9/11 and Iraq
Did our intelligence agencies fail us? Or did the Bush Administration fail them?
Special guest Carrie Lemack, Founder and Vice President of Families of September 11
This week, the independent commission investigating the intelligence failures leading up to the September 11th terrorist attacks backed off its threat to subpoena the White House papers documenting the failure of the Bush Administration to prepare for — and possibly prevent — the loss of 3,000 American lives on that fateful day. Instead, they agreed to a secret deal limiting access to the documents.
What is the Bush Administration so desperately trying to hide? If they didn’t do anything wrong, why won’t they just turn over the documents? Do they really believe that in the worst surprise attack since Pearl Harbor, no mistakes were made? If no mistakes were made, the documents should show that. And if intelligence officials are to blame for the faulty intelligence, shouldn’t we should learn from their mistakes and fire the incompents?
Bush strongly opposed the law investigating 9-11. Then, to avoid having to make it his first veto, he signed the law but has continuously obstructed the commission’s work so that even the Republicans on the commission have complained.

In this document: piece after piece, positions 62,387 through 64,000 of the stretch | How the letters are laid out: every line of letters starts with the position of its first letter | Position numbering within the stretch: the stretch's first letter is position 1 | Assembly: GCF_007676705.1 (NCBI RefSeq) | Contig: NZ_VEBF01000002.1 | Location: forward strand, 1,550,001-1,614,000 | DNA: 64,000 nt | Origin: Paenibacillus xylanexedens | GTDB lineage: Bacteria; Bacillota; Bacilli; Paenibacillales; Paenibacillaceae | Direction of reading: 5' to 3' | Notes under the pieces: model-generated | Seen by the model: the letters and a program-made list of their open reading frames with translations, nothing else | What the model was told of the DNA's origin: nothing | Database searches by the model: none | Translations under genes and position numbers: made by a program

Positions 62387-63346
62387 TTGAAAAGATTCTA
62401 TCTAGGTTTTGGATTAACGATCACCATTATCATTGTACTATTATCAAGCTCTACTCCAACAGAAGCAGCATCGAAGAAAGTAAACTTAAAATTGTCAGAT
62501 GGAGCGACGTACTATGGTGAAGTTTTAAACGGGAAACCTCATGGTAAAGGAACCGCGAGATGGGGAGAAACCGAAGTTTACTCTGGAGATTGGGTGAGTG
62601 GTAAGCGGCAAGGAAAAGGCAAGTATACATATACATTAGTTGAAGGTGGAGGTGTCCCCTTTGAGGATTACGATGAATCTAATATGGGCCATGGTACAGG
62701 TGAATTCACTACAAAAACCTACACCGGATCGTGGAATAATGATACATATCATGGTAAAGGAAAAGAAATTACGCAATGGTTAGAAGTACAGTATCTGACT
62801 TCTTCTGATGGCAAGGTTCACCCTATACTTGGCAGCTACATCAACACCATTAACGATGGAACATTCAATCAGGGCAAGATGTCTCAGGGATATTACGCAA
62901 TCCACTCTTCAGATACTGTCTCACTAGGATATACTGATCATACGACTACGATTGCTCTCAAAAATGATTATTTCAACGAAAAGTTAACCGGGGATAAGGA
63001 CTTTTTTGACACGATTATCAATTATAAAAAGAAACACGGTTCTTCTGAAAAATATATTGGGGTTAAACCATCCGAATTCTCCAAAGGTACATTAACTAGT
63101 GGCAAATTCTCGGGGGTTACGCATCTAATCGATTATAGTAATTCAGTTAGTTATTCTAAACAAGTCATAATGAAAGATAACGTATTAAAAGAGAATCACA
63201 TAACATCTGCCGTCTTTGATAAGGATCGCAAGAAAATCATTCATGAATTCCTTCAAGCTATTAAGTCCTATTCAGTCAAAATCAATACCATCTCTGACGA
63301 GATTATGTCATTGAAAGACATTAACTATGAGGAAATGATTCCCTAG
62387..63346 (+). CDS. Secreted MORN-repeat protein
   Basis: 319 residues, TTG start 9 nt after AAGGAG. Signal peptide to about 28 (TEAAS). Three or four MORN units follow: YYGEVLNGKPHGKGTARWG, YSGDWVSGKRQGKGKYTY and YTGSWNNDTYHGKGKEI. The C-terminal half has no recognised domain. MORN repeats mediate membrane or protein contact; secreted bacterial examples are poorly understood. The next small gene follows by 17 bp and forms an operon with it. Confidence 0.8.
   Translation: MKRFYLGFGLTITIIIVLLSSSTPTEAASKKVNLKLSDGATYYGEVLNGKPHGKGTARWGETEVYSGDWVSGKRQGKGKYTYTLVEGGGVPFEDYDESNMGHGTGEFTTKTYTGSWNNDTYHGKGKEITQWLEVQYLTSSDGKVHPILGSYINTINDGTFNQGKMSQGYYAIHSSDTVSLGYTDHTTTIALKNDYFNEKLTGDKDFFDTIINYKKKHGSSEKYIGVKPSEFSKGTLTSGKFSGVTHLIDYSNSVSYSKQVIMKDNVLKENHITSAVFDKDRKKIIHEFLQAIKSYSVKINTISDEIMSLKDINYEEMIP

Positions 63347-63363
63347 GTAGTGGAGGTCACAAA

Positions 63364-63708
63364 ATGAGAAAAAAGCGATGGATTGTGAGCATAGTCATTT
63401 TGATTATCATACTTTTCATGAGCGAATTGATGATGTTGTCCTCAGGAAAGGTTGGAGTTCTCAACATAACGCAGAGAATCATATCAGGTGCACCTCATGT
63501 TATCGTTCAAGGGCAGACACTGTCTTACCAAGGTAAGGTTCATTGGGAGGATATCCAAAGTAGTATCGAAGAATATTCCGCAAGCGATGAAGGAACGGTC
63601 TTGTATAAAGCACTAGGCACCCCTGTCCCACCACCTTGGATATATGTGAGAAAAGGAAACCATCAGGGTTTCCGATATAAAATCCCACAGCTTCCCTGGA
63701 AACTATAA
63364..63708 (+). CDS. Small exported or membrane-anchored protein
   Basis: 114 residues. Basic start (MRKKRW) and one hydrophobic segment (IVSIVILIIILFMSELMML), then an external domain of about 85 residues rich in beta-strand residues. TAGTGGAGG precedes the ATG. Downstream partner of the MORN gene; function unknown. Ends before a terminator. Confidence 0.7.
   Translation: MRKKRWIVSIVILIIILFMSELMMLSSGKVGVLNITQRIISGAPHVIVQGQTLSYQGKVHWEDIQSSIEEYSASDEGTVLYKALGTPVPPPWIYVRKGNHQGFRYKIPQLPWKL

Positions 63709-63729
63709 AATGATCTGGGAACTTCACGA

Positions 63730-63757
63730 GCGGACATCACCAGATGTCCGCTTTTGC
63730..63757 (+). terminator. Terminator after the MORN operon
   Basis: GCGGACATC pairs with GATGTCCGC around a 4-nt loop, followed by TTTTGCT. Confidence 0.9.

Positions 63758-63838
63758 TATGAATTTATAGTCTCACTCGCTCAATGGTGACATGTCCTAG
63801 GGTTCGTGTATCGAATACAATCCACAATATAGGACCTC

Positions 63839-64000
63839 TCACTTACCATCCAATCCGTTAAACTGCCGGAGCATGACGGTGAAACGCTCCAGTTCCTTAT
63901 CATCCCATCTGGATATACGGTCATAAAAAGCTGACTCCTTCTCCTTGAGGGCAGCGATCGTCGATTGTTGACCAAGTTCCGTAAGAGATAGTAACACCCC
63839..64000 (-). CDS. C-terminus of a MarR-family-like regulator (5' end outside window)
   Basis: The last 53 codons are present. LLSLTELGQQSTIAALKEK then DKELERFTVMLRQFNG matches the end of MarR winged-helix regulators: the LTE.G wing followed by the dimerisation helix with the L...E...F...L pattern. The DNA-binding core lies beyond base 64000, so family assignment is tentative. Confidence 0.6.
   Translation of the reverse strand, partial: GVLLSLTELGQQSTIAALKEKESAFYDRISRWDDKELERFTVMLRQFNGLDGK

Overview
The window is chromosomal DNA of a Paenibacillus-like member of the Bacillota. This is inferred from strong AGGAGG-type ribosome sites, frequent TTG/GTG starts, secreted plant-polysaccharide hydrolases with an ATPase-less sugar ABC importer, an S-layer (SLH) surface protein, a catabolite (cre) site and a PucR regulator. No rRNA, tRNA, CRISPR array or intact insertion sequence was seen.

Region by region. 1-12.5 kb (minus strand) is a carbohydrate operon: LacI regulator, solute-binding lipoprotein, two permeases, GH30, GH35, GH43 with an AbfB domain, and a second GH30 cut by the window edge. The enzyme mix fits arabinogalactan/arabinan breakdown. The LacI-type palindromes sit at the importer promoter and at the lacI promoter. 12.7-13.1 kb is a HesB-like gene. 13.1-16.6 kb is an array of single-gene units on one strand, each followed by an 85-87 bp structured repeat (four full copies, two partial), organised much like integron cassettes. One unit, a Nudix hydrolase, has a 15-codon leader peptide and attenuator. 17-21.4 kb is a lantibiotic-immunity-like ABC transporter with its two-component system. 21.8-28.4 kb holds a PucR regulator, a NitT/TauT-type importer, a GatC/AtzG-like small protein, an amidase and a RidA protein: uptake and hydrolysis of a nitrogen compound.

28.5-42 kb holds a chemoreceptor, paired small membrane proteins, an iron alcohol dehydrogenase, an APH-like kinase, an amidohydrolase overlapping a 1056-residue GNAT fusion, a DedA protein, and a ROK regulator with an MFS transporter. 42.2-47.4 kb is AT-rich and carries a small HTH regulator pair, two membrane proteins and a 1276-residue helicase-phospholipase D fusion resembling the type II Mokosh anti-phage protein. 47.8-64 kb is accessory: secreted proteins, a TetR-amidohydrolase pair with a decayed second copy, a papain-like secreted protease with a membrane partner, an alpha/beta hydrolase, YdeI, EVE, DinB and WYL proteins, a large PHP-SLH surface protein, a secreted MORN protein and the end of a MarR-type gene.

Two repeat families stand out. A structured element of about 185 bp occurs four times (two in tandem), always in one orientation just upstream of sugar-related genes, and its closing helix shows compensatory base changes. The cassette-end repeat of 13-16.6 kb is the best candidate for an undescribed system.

The White House’s obstruction of justice points to a darker motive suggested by dozens of leaking CIA agents: maybe the problem is not intelligence from below but manipulation of intelligence from above.
Is there any other possible explanation for the Administration’s resistance to Americans learning the truth?
Join us for a lively discussion on the intelligence failures that led up to the fiascos of 9-11 and the War in Iraq.
My guest Carrie Lemack, Founder and Vice President of Families of September 11 is the daughter of a September 11th victim and a leader in the victims’ fight to find out what really happened that tragic day so that such attacks may be prevented in the future.